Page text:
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Plant protection in organic apple production: A summary of research conducted under the German Federal Programme for Organic Agriculture and other forms of Sustainable Agriculture

ANON, AN (2012) Plant protection in organic apple production: A summary of research conducted under the German Federal Programme for Organic Agriculture and other forms of Sustainable Agriculture. Organic Research Evaluations, Berlin, Eberswalde and Hamstead Marshall.

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Summary

In this focus area, research projects were carried out on two main subjects: apple scab (Venturia inaequalis) and codling moth (Cydia pomonella). Scab control projects started in 2002, projects on codling moth control in 2006, and research on both topics has intensified since 2010. From the be-ginning, the search for alternative materials for scab control was prioritised, since the use of copper as a treatment for scab is going to be restricted in the future, and the efficiency of materials approved for treating organic apples has often been too low in the past to prevent significant yield losses. Alternative materials were tested and compared, including materials from Inula viscosa, Quillaja saponaria bark, citrus species and Saponaria officinalis. These plant-derived products were able to significantly reduce ascospore potential of scab in greenhouse experiments. The combination of Quillaja saponin and sulphur reduced scab very strongly. The combination of citrus extract with GREEMAX and BIOPLUSS as adhesives had a similar effect as a quantity of 400g Cu/ha (applied as copper oxychloride) in field trials. Targeted treatments with lime sulphur during the time of sporulation were found to represent a good and safe alternative. Gloeosporium infestation was significantly reduced by additional MycoSin treatments before harvest. Furthermore, autumn foliage removal with leaf blowers, and the promotion of earthworm activity was tested to reduce fungal inoculum. The aim of these studies was to identify ecologically compatible substances that lead to a reduction of scab infestation. Based on the initial results of the past years, on-going projects are investigating new alternative methods, application techniques and other solutions for the reduction of copper use in organic apple production.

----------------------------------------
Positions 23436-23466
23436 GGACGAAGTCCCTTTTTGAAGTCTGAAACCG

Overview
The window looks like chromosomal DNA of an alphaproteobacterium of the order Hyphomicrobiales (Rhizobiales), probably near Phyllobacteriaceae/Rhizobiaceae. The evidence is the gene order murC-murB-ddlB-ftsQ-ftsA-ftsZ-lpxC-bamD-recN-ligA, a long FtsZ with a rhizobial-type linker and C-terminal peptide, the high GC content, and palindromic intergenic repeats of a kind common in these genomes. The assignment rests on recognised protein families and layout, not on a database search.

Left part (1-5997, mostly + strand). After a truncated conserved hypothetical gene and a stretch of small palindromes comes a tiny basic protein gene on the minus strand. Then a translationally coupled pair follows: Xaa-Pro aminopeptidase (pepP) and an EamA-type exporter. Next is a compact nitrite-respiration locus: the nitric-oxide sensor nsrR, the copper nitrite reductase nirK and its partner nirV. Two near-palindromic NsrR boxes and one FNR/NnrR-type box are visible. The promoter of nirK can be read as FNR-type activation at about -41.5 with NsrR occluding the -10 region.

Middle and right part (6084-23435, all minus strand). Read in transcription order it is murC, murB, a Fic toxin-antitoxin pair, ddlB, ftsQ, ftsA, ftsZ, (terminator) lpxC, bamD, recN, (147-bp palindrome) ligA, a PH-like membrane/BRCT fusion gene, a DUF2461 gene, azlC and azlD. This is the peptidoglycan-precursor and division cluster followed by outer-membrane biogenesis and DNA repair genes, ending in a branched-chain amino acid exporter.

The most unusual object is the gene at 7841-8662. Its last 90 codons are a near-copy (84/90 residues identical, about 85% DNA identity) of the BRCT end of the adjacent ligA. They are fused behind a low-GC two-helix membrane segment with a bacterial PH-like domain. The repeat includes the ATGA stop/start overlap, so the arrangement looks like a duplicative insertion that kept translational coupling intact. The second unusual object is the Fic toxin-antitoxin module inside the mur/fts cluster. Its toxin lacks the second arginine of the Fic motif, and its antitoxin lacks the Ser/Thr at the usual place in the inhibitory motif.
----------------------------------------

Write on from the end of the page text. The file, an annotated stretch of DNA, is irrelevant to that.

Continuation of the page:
In recent years, codling moth populations have appeared that showed low susceptibility to the com-monly used codling moth granulovirus (CpGV) preparations, and thus cannot be properly controlled with this treatment. Following research that clarified and described the unusual inheritance of virus resistance in codling moth, new CpGV isolates were developed that are able to break this resistance. Commercial farms with CpGV resistance or suspected resistance are recommended to use the new, resistance-breaking virus isolates. In on-going experiments, other methods of codling moth control are being tested, such as the use of nematodes and Trichogramma wasps. Investigation of the indi-viduals resistant to new and other potential isolates of CpGV as well as a risk assessment regarding resistance development are prioritised in the current projects. Further results from the BÖLN research on pest management in organic fruit growing are regularly published at www.bundesprogramm-oekolandbau.de.


EPrint Type:Other
Agrovoc keywords:
LanguageValueURI
EnglishPlant protectionhttp://aims.fao.org/aos/agrovoc/c_5978
Subjects: Crop husbandry > Crop health, quality, protection
Research affiliation: Germany > Federal Organic Farming Scheme - BOELN
UK > Organic Research Centre (ORC) - Elm Farm
Related Links:http://www.bundesprogramm-oekolandbau.de/
Deposited By: Padel, Dr Susanne
ID Code:21875
Deposited On:21 Dec 2012 15:45
Last Modified:21 Dec 2012 15:45
Document Language:English
Status:Published

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